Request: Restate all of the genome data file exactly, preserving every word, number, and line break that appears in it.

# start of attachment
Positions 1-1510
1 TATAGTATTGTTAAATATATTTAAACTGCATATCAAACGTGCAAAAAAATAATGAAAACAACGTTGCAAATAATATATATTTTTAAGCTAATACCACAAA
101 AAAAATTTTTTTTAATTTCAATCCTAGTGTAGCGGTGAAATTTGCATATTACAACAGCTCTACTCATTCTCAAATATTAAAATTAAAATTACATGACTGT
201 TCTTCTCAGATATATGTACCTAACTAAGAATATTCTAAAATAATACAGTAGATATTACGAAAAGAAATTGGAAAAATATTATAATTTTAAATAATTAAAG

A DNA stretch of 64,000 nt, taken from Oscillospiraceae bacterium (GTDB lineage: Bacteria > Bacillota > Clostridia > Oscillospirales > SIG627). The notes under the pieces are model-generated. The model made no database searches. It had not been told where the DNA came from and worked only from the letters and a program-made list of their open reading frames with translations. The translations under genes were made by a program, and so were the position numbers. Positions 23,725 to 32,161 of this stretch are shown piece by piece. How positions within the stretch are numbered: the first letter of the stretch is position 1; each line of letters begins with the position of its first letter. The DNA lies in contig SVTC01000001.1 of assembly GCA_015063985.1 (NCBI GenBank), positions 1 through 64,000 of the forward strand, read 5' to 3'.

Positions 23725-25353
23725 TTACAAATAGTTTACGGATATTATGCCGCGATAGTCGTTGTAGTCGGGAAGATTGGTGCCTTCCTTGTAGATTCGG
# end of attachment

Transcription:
Positions 1-1510
1 TATAGTATTGTTAAATATATTTAAACTGCATATCAAACGTGCAAAAAAATAATGAAAACAACGTTGCAAATAATATATATTTTTAAGCTAATACCACAAA
101 AAAAATTTTTTTTAATTTCAATCCTAGTGTAGCGGTGAAATTTGCATATTACAACAGCTCTACTCATTCTCAAATATTAAAATTAAAATTACATGACTGT
201 TCTTCTCAGATATATGTACCTAACTAAGAATATTCTAAAATAATACAGTAGATATTACGAAAAGAAATTGGAAAAATATTATAATTTTAAATAATTAAAG

A DNA stretch of 64,000 nt, taken from Oscillospiraceae bacterium (GTDB lineage: Bacteria > Bacillota > Clostridia > Oscillospirales > SIG627). The notes under the pieces are model-generated. The model made no database searches. It had not been told where the DNA came from and worked only from the letters and a program-made list of their open reading frames with translations. The translations under genes were made by a program, and so were the position numbers. Positions 23,725 to 32,161 of this stretch are shown piece by piece. How positions within the stretch are numbered: the first letter of the stretch is position 1; each line of letters begins with the position of its first letter. The DNA lies in contig SVTC01000001.1 of assembly GCA_015063985.1 (NCBI GenBank), positions 1 through 64,000 of the forward strand, read 5' to 3'.

Positions 23725-25353
23725 TTACAAATAGTTTACGGATATTATGCCGCGATAGTCGTTGTAGTCGGGAAGATTGGTGCCTTCCTTGTAGATTCGG